Good morning and happy weekend to you! I want to continue our recap of my Ecuador trip! We caught tapir number two (like Mambo No. 5, but less musical!) just a couple days after we caught Jackie.
Say hello to Fayna! Our amazing trackers were out in the forest with the dogs maybe only a couple of hours before we got the call on the radio that we had another tapir! She was surprisingly close to the road and we only hiked a few minutes before finding her in a river bed. There are tons of waterfalls and streams in the area and the tapirs usually run towards water to avoid predators. All of our captures occurred in or near water.
At one point during this capture, I had to stand in the water (with my rubber boots on so my feet weren’t wet, but I could feel the temperature of the water) for almost 20 minutes and didn’t realize my feet had gone numb from the cold until I tried to step out and promptly sat down in the mud because my feet didn’t go where I told them to, haha!
Fayna had been captured before and it was a great opportunity to check her body condition and take as many measurements and get as much biological information as we could.
Once we had attached her new GPS collar and got all the samples we needed, we reversed the drugs that put her to sleep in the field and watched her recover and run away. (My favorite part!)
It was a wonderfully successful capture and we were able to run some of our samples in the field. Technology these days is crazy! Buddha even had an app on his phone that can show us a semen sample in real time on his phone! We also brought a new microscope and were able to look at what was in the fecal samples we took. I thought that was so cool!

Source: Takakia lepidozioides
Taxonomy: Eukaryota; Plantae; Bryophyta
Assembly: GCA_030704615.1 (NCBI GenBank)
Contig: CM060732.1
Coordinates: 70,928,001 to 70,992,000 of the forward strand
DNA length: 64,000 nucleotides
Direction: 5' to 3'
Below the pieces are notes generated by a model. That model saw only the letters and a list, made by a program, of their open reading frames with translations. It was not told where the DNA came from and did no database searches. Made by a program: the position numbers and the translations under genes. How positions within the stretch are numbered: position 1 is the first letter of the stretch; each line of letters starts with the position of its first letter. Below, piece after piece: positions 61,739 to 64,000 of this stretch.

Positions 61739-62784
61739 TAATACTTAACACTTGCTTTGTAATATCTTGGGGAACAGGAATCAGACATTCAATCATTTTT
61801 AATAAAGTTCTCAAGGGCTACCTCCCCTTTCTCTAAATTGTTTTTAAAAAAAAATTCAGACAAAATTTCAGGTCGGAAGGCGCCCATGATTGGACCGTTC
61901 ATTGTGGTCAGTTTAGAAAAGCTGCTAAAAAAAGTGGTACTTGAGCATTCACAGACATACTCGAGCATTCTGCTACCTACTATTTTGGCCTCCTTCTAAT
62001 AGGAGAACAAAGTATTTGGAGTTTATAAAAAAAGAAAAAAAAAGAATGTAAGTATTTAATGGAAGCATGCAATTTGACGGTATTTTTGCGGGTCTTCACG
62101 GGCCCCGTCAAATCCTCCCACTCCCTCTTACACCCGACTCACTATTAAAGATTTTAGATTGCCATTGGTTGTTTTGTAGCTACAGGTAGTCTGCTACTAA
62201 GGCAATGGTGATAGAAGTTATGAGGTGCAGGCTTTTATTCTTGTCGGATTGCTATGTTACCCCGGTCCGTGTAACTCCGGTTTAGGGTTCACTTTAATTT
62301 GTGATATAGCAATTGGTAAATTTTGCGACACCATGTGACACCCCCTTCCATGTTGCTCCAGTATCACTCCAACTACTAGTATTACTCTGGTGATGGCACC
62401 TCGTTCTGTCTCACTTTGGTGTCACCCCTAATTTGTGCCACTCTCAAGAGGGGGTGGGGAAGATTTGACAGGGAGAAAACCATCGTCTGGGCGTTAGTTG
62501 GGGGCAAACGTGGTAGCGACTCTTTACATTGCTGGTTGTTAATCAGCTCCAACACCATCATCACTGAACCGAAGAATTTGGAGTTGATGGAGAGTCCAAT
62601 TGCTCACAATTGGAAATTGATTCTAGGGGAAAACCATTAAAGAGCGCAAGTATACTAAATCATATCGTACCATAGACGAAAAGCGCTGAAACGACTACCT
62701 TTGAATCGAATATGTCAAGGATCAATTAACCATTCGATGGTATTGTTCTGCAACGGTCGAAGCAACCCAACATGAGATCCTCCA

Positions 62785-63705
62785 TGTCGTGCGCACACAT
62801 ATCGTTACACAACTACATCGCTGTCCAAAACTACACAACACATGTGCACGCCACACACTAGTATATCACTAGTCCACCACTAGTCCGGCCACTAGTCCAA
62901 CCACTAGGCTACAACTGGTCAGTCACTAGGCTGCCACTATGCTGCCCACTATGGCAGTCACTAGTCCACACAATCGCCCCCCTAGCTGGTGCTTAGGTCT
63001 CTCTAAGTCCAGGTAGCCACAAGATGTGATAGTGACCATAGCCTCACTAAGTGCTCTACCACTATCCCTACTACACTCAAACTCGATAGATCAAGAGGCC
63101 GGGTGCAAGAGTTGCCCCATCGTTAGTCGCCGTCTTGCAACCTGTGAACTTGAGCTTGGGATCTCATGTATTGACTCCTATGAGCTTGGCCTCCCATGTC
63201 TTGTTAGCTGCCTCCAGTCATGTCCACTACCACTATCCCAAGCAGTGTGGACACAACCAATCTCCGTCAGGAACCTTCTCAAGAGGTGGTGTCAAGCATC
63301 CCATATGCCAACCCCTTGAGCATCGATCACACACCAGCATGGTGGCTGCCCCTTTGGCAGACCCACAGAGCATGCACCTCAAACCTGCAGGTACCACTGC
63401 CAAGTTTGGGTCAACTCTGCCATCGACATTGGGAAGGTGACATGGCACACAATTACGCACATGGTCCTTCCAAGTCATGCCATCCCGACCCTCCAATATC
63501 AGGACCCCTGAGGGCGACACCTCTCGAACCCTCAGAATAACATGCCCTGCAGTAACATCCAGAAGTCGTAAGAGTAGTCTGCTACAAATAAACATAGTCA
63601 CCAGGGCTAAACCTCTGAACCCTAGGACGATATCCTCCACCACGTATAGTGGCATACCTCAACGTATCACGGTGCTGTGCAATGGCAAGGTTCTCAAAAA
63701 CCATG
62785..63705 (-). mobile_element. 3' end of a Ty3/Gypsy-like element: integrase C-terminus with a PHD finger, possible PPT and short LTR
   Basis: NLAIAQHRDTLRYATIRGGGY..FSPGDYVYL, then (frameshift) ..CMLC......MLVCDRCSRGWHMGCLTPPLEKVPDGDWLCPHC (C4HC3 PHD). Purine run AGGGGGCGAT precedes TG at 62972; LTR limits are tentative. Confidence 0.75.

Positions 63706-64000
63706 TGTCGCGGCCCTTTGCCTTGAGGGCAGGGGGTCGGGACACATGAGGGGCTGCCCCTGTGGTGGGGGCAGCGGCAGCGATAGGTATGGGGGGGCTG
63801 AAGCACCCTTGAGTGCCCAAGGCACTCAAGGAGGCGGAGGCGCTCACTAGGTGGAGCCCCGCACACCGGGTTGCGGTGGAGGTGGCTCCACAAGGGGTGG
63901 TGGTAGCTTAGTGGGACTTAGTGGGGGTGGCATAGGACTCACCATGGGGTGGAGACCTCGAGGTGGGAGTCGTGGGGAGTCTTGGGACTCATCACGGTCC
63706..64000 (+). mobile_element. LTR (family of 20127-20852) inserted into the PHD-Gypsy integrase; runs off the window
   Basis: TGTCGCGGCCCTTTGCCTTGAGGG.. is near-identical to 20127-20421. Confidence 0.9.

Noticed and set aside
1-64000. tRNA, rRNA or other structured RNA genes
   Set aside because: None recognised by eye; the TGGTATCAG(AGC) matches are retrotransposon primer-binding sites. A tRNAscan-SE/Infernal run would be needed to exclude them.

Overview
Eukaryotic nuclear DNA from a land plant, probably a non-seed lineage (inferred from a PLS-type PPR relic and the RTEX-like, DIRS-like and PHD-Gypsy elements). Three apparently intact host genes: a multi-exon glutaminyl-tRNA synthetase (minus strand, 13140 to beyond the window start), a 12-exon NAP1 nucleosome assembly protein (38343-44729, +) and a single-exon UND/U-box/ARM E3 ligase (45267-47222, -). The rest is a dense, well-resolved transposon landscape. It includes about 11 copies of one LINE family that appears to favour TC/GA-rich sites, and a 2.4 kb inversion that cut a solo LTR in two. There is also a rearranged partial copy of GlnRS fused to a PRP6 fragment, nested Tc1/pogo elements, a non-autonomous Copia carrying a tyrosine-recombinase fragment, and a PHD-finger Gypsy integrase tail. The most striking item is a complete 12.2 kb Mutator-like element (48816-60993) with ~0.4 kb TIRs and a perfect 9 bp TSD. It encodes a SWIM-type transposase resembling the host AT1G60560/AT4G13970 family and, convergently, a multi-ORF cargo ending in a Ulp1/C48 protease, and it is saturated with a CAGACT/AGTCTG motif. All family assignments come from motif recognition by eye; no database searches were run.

We made our way home and didn’t find another tapir for a couple days. On days we didn’t find tapirs we stayed busy hiking around and being ready at a moment’s notice. If we went home early, we filled our time exploring Papallacta and bonding over card games and Cuba libres. 😉
One of our trackers, Rodrigo, was super talented at guitar and played us some beautiful music. He even sang some songs in Quechua, his native language, which was so special and memorable.
We also had non-tapir related challenges to face. The hiking was physically demanding and I frequently found myself giving myself mental pep talks to keep up my good spirits.
We faced some funnier challenges as well like when we ran right over this rock…or should I say small boulder.
Yeah that took a few minutes to remove. 🙂
After a couple days, we finally caught our first male tapir, but that is a whole other story. I hope you guys have a wonderful weekend!! I’ve run races the last two weekends so I am excited to have a more relaxed weekend and stick close to the house. However, it won’t be too relaxed because I’m packing! Yep, that’s right, I am moving next week!! It all happened really fast and we have a lot to catch up on. For now, wish me luck and we’ll catch up soon!
Packing tips? Anyone? Anyone? Bueller?